Japan

USA

Thailand

China

India

Malaysia

Brazil

(iii) Given that fossil fuel dependency is the global problem, it is now necessary for every country to dene strategies and plans in dealing with the peak oil crisis. Alternative fuels from renewable resources, such as fuel ethanol from cellulosic biomass, provide benets in terms of environmental protection, economic development and global energy security. Researchers from the institutes around the world need to consider undertaking collaborative study on advanced energy initiatives to build up on today's breakthrough technologies which would enable more efcient energy production at lower cost with potential for environmental impact reductions. This has already happened in many Asian countries. The ASEAN Ministers on Energy Meeting (AMEM) plus 3 (China, Japan, and Korea) has agreed to jointly study how to prepare a regional oil stockpiling plan to prevent shortages and reduce impacts of oil price surges in the future.

(iv) The high price of oil at present may be seen as symptoms of the crisis that encourage the policy makers to initiate new solutions (progress to advanced energy cycle). NIA's preforesight (Fig. 3) of bio-based energy would help move towards this technological challenge to deploy sustainability and self-sufcient economy. For an efcient energy innovation system, policies and regulations are needed to expedite transition to the next generation of feedstock. The government should provide incentives to promote the bio-based energy, for example, exemption of petroleum tax; tax incentives for vehicle, plant (depreciation tax, corporation tax); subsidies on energy crop, plant and distribution facility, incentives for production of alcohol or fuel from agricultural products or wastes. It is argued that the biofuel policies should focus on market development, based on sound scal incentives and supports for investments and infrastructural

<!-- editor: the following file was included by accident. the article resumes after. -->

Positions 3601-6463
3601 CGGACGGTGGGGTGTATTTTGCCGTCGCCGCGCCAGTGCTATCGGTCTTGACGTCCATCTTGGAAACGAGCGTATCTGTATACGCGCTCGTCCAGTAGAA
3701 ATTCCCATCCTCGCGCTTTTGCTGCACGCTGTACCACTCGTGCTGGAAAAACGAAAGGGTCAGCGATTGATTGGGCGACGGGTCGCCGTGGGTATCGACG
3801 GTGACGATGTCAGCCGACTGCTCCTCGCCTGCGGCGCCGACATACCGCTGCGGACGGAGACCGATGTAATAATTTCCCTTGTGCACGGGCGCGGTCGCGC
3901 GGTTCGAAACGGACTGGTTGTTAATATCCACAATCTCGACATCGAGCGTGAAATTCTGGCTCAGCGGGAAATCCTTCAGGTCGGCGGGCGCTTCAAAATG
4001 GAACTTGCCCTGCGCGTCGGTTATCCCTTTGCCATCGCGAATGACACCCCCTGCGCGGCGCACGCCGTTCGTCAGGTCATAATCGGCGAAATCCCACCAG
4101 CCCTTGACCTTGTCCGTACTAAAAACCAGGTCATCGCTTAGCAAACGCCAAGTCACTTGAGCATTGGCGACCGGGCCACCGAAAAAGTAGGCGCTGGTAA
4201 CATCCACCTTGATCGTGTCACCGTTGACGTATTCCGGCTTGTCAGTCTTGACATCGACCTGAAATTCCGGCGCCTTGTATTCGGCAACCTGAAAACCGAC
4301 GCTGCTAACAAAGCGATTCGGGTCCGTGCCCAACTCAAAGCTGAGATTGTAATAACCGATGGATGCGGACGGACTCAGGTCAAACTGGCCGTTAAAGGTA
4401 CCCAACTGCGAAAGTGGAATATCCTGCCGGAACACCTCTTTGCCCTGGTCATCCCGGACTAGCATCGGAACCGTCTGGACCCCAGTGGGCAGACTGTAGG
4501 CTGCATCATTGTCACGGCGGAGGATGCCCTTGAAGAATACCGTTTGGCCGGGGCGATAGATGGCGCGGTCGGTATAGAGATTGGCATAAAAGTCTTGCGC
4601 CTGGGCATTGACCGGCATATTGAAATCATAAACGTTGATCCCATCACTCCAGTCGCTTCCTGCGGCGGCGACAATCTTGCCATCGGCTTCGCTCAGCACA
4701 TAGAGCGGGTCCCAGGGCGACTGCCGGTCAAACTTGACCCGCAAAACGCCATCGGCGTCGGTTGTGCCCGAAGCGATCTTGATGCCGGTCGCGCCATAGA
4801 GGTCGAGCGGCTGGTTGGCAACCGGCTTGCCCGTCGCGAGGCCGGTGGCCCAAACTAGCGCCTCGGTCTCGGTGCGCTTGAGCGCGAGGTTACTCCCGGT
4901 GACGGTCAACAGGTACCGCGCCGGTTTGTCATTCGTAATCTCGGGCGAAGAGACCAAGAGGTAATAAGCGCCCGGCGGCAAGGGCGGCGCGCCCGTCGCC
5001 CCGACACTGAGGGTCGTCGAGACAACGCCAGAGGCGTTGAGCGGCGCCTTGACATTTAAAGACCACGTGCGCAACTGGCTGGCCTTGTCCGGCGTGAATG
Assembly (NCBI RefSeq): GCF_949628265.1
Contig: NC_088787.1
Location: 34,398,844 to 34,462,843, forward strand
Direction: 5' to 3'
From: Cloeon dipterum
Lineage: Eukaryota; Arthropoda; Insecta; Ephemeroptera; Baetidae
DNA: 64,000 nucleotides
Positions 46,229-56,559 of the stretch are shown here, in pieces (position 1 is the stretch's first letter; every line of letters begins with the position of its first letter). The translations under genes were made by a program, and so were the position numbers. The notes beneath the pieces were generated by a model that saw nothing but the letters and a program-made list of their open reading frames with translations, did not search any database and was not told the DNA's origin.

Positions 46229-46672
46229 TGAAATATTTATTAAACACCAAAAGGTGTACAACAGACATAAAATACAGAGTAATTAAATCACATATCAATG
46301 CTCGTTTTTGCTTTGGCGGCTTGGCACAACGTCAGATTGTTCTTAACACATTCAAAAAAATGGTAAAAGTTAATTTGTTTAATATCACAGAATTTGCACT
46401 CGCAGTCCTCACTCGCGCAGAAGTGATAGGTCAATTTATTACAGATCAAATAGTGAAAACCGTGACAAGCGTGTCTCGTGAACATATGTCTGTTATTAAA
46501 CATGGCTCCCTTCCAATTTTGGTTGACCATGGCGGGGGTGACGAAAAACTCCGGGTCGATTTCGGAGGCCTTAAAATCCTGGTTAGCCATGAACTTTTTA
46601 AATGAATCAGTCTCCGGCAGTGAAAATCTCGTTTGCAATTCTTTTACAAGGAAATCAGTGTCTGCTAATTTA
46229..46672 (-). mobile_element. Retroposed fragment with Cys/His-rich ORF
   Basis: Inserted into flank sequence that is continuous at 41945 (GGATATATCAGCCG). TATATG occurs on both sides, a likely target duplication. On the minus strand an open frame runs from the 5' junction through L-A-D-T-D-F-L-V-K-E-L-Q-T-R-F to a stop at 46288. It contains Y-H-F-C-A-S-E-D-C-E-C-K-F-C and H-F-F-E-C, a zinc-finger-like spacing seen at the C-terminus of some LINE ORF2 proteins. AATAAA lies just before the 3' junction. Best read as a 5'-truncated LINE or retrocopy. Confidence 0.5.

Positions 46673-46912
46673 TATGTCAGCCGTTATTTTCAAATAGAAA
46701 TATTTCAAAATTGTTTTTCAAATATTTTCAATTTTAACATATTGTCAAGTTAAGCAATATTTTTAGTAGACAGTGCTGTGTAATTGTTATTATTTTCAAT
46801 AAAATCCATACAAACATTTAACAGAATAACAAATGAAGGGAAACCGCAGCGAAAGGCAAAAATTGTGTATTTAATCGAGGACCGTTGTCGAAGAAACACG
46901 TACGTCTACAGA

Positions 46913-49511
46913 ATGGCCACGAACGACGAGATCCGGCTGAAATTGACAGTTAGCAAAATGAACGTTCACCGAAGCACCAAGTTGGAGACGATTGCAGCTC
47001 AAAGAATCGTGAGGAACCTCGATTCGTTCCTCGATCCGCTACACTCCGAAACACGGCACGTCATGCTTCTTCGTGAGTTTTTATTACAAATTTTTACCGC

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development. Governments should create an enabling environment for renewable fuel industry in order to draw in entrepreneurial creativity, capital investment, and technical capacity which would help strengthen the industry. Bio-based energy can be seen as an alternative energy to help solve the global energy crisis in terms of decreasing the oil dependency. The case study of the National Innovation Agency (NIA), the Thai government agency under the Ministry of Science and Technology, has shown the way governments can facilitate technological innovation. NIA has assisted the Thai government in examining the potential of the bio-based energy and proposing the national policies and strategies for the energy system development in Thailand. The case study analysis has shown that biofuel is a potential solution to the problem of high oil prices. It is expected that the potential transition from an oil-based economy to a bio-based economy (based on the analysis using a Kuhnian/Schumpeterian framework) would contribute to the economic developments of Thailand. References